housing

Nearly 500,000 Harris County households are paying more than they can afford for their homes, new study says

According to the study, almost 500,000 households with incomes below $75,000 are paying more than 30% of their incomes for their homes.

Several houses on Lavender Street have been abandoned after their owners died from cancer. Taken on Jan. 27, 2021.

Nearly 500,000 Harris County households are paying more than they can afford for their homes, according to a housing study conducted as part of an effort to develop a comprehensive 10-year equitable housing plan for county residents.

The Harris County Housing Survey was conducted by Rice University’s Kinder Institute for Urban Research from June 2020 to March 2021, with the goal of examining real estate needs in the Greater Houston.

According to the study, almost 500,000 households with incomes below $75,000 are “cost burdened” — meaning they are paying more than 30% of their incomes for their homes. This forces low-income families to make difficult financial decisions, according to Adrienne Holloway, the executive director of Harris County’s Community Services Department.

“They’re deciding whether they can pay their rent, or they’re going to buy food. Whether they can pay for child care, and go to work, or are they going to pay for their rent,” said Holloway. “It shouldn’t be that hard.”

The study found that out of 17,510 respondents in Harris County, 53% said they felt anxiety about whether rising costs will make it difficult to stay in their home. Additionally, 14% said they wanted to move, but felt as if there were no affordable housing options.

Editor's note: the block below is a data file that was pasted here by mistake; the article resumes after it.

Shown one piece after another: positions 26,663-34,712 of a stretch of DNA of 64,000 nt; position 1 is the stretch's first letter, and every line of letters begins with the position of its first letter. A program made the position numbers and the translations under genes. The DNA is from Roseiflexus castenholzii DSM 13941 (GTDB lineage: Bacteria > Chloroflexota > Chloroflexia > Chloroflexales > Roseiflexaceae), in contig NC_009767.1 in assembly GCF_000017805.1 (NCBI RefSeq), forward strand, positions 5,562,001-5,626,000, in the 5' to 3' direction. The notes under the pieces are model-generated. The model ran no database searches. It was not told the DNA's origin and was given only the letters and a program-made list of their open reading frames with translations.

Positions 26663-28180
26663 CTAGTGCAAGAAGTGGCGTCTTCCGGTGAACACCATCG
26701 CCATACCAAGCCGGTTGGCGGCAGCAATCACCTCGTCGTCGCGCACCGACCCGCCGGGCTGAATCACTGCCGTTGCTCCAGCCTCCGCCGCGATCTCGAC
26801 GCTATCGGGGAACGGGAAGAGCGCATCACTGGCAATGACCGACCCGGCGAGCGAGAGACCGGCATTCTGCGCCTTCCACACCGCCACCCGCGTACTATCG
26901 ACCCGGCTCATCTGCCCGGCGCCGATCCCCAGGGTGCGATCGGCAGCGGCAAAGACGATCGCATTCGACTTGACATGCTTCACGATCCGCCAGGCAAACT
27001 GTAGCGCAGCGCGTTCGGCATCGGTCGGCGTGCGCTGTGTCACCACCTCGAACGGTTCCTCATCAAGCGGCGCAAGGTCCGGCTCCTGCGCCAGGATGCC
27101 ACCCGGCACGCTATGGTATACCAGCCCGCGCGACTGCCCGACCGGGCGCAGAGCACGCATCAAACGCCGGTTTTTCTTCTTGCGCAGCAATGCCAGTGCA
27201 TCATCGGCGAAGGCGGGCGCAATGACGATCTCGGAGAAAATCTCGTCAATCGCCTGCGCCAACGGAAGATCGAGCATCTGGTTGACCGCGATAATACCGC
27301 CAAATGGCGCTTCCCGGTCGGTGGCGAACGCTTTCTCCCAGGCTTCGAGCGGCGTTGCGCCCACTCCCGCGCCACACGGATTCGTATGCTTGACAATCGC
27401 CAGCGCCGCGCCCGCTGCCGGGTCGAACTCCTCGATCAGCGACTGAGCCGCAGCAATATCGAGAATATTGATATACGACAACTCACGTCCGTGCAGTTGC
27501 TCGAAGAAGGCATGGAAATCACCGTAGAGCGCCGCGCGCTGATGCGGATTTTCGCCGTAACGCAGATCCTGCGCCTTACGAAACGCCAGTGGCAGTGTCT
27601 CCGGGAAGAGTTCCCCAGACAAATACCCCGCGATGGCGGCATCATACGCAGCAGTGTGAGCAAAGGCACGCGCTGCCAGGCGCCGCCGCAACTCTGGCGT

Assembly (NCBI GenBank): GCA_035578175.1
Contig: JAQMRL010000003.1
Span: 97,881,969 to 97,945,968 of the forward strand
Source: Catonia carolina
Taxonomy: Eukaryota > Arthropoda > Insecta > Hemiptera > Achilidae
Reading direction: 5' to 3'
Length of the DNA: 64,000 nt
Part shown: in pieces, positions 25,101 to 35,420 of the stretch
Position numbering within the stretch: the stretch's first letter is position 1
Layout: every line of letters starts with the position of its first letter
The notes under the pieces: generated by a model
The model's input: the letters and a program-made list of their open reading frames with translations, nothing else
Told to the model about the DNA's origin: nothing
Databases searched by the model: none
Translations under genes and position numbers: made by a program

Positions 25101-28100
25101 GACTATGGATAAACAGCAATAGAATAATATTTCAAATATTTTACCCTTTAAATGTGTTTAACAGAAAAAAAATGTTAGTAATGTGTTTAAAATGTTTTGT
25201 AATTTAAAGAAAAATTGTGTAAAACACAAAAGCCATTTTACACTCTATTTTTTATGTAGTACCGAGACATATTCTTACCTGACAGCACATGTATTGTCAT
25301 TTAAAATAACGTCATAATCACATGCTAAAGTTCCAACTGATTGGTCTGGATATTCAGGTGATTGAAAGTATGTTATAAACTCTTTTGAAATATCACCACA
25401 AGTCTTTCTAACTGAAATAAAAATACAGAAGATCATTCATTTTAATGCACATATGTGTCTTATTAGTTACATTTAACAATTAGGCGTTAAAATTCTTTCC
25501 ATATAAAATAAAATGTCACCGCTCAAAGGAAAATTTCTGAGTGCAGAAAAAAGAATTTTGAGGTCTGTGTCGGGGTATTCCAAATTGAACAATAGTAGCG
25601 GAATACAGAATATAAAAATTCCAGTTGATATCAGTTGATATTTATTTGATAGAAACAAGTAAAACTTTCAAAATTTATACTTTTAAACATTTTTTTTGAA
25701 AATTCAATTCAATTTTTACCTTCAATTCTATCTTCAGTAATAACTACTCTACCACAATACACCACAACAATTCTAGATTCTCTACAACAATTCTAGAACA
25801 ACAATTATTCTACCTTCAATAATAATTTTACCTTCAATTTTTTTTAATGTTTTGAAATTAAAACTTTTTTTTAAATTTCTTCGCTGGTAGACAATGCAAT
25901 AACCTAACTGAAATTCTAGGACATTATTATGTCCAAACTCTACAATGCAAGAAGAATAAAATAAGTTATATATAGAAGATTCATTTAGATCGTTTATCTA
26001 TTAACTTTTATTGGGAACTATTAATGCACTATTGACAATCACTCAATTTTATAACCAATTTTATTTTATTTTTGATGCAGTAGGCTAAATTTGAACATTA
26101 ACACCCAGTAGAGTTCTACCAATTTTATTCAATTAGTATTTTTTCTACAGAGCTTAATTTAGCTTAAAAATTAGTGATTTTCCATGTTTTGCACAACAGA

Researches also found that many residents who made below 60% of the county’s median household income — about $35,000 a year — were often times fast food workers, cashiers, home health and personal care aides.

According to Luis Guajardo, the urban policy research manager at the Kinder Institute, low-income families with children are three times more likely to have moved in the last three years when compared to the average county resident, which can lead to “disastrous effects.”

“Housing disruptions will lead to children performing less well in school, they’ll be more prone to learning disabilities and behavioral problems, and are less likely to graduate from high school than their peers,” Guajardo said.

Guajardo added that about 200,000 more households that make less than 120% of Harris County's median household income will be formed in Harris County over the next 10 years, creating an added sense of urgency to the issue.

"There's just not enough (affordable housing) out there,” Guajardo said. “And while the county and public entities are working really hard to bring affordable housing at that level, it’s the scale of the need is just overwhelming and we need to really grapple with that."

The study also briefly outlines how the county plans to mitigate the growing number of cost burdened households. The plan includes investing in all neighborhoods and places equally, enabling consistent and easy access to services, and building hazard resilience into homes.

The full 200+ page report will be released later this month.

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